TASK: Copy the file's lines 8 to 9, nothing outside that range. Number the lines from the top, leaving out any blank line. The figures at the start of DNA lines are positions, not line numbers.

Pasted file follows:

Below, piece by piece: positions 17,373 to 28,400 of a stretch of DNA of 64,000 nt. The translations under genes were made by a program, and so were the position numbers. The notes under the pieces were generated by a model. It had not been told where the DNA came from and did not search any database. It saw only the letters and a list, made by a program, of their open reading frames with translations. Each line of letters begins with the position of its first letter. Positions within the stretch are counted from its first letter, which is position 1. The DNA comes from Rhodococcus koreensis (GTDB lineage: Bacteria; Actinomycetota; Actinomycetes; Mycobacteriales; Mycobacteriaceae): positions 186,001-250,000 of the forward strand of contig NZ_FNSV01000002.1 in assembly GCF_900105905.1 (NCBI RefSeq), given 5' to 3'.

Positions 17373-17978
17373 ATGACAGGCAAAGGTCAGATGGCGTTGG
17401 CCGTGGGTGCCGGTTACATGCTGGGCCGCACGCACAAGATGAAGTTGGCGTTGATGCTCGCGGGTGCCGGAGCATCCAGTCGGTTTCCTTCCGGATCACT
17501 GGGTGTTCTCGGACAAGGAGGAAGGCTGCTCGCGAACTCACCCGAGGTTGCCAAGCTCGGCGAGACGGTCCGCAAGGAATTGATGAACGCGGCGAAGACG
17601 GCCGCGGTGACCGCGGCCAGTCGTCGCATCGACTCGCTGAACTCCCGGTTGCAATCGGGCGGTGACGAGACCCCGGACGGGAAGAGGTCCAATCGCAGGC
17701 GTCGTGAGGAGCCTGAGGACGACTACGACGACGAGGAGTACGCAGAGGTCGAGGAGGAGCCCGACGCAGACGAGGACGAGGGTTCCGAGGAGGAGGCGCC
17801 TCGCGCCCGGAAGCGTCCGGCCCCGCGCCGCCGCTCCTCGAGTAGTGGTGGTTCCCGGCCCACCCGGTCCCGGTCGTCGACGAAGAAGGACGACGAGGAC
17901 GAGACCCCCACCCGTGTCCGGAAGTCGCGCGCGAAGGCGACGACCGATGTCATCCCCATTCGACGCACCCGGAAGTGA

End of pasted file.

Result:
17801 TCGCGCCCGGAAGCGTCCGGCCCCGCGCCGCCGCTCCTCGAGTAGTGGTGGTTCCCGGCCCACCCGGTCCCGGTCGTCGACGAAGAAGGACGACGAGGAC
17901 GAGACCCCCACCCGTGTCCGGAAGTCGCGCGCGAAGGCGACGACCGATGTCATCCCCATTCGACGCACCCGGAAGTGA